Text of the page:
Leaders from Massachusetts law firms and law schools gathered at the offices of Ropes & Gray this morning for the Equal Justice Coalition’s “Captains’ Breakfast”– an annual event in the EJC’s legislative budget campaign that sparks the legal community’s advocacy for civil legal aid. Participants celebrated past successes, heard from legal aid advocates, and discussed strategies for talking with elected officials about the importance of increasing state funding for civil legal aid in Massachusetts. These ‘Captains’ will now return to their firms and organize their colleagues to attend the EJC’s Walk to the Hill for Civil Legal Aid at the State House on January 24 — one of the largest lobby days of the year, and a show of solidarity for the principle of access to justice for all.
Headlining this morning’s breakfast program was Margaret Marshall, former Chief Justice of the Massachusetts Supreme Judicial Court and a longstanding champion of civil legal aid in Massachusetts. Drawing on her own experience fighting apartheid in South Africa decades ago, Chief Justice Marshall spoke passionately about the importance of making small, persistent steps toward justice. “We Americans like fast results, but the work you are engaged in is not fast,” she said.
Ms. Marshall emphasized that there are times in everyone’s lives when they will need a lawyer, recalling when she hired an elder law attorney to help her navigate legal issues for her elderly mother. “I need a lawyer. You need a lawyer. Everyone needs a lawyer,” she said.
Jacquelynne Bowman, Greater Boston Legal Services’ executive director, explained the challenges that low-income people face — both economically and as they attempt to navigate the complex civil justice system. Bowman made it clear that Massachusetts legal aid organizations desperately need a funding increase to help more people who are in desperate circumstances. GBLS, like many legal aid organizations, has not had adequate resources to replace all the lawyers who were laid off in the last recession. “We need to increase the number of advocates for legal aid,” she said.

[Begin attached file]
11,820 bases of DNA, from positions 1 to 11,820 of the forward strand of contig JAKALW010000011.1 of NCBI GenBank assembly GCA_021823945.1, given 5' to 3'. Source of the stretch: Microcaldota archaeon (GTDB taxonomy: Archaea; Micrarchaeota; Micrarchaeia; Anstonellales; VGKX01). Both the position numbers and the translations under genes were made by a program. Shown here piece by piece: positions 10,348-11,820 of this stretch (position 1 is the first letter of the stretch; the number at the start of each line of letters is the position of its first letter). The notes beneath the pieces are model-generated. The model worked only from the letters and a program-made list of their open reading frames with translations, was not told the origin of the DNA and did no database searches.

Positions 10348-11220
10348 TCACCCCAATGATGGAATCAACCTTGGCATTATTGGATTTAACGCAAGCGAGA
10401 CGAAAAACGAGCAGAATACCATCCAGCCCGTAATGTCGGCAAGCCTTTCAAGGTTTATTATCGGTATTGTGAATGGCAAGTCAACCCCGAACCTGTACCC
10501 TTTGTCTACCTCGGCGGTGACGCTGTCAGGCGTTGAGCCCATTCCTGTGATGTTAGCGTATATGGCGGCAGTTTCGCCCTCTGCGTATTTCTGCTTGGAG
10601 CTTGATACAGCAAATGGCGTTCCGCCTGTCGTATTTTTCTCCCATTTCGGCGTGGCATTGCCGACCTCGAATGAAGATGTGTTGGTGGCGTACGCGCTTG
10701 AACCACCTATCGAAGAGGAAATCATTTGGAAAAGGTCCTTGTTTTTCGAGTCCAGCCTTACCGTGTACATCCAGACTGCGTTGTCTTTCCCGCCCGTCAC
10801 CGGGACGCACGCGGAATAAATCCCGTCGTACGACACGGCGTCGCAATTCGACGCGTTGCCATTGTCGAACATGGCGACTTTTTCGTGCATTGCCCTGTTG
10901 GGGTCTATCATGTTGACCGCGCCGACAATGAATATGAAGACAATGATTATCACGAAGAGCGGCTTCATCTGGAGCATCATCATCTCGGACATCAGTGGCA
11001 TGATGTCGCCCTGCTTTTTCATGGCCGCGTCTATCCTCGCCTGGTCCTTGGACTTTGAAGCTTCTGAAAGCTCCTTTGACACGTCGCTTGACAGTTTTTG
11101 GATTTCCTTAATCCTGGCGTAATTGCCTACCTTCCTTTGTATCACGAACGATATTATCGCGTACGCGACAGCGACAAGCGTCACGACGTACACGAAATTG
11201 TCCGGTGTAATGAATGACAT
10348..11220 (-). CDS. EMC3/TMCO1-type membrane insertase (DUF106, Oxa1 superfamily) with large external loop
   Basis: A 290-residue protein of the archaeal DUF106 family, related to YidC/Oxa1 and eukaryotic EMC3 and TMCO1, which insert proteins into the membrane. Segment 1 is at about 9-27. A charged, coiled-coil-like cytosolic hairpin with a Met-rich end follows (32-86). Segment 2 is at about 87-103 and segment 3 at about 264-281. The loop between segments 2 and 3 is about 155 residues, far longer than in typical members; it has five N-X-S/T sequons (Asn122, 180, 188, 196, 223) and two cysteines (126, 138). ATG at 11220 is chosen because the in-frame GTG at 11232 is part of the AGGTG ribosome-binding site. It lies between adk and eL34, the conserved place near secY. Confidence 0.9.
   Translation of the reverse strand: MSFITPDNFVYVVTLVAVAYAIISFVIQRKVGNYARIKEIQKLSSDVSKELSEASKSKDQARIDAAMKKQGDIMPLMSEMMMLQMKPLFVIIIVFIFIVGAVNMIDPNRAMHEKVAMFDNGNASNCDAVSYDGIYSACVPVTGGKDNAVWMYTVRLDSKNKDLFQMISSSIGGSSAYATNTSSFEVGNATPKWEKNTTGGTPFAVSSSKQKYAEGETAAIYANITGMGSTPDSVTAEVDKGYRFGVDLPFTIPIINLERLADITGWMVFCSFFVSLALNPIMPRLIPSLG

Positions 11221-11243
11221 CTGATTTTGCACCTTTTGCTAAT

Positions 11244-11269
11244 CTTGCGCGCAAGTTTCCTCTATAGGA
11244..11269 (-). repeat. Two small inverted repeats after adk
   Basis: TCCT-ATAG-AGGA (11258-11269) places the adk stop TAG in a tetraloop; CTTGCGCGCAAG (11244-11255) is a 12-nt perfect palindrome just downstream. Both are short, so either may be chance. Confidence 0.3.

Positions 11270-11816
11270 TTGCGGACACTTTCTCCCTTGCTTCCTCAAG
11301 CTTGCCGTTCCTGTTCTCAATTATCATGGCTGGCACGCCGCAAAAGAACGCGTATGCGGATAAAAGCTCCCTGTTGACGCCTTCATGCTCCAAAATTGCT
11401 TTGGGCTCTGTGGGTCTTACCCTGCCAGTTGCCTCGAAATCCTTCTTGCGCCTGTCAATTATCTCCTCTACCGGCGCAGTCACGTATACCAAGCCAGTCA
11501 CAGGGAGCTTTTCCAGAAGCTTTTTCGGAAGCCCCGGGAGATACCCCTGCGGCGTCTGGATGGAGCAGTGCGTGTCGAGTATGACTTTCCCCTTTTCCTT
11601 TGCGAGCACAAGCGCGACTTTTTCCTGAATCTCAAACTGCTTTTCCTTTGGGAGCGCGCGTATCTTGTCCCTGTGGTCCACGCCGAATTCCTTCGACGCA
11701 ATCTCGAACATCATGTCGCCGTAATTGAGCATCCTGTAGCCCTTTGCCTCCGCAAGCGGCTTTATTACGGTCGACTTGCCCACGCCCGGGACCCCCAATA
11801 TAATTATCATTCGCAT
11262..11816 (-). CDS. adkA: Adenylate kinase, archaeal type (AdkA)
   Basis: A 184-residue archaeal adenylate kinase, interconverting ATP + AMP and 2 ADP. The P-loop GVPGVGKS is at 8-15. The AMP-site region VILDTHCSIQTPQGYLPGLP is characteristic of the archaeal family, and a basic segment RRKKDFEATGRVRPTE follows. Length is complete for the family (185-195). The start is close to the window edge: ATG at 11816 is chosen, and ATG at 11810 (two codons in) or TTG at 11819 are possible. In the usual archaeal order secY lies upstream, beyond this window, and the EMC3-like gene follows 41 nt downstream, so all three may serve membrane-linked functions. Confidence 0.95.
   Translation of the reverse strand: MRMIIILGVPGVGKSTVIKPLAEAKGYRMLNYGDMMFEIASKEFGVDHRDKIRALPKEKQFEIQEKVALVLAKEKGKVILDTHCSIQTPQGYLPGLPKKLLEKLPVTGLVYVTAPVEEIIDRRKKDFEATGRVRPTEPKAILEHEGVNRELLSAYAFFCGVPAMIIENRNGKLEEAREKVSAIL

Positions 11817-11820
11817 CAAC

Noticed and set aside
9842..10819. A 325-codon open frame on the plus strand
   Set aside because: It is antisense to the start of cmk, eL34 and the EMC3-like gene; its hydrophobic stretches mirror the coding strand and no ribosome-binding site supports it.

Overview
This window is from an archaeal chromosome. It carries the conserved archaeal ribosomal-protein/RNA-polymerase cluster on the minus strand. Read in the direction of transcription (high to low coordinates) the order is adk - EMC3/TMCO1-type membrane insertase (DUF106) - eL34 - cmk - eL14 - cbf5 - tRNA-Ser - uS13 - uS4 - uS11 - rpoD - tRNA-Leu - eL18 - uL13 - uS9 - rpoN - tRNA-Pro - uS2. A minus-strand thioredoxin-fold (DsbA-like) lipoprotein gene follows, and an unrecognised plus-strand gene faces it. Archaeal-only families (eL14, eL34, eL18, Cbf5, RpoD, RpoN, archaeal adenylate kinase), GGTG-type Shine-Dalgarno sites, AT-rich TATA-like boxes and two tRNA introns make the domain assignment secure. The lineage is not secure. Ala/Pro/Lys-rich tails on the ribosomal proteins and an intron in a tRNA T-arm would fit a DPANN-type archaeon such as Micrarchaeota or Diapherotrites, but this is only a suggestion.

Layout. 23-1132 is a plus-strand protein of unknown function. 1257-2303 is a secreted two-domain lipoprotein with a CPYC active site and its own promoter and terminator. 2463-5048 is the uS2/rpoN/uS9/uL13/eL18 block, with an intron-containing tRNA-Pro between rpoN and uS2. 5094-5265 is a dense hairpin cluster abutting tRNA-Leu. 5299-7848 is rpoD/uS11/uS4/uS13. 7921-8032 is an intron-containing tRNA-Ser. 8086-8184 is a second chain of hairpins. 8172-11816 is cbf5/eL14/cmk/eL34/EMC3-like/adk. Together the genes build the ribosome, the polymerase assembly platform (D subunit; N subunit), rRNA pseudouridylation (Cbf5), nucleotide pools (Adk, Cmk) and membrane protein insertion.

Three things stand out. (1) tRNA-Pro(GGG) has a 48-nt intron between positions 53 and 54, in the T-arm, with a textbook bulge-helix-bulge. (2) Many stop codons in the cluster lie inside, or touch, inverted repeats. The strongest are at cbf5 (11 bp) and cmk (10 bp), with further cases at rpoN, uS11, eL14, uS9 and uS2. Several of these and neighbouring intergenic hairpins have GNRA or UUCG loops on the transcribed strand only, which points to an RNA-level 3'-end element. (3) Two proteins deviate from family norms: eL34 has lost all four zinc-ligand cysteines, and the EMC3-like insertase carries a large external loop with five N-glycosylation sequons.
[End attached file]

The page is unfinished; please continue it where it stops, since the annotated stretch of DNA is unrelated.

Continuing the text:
The EJC also presented awards to law firms that had exceptional participation in last year’s Walk to the Hill. The winners were:
– Ropes & Gray, which won the Highest Participation Award
– University of Massachusetts School of Law, which won the Law School Participation Award
– Morgan Lewis, which won the Exceptional Support Award
– Fitch Law Partners, which won the Nancy King Award (for the highest percentage of their firm’s attorneys attending the Walk)
– Hogan Lovells, CMBG3 Law, and Robinson + Cole, who each earned the Team Advocacy Award by having every one of their attorneys in attendance meet with a legislator.
The EJC is grateful for its partnership with all of the law firms and law schools that participate in the Walk to the Hill, and we look forward to seeing everyone for this year’s Walk on January 24!
For photos from this morning’s event, and other updates from the EJC, check out our Facebook page.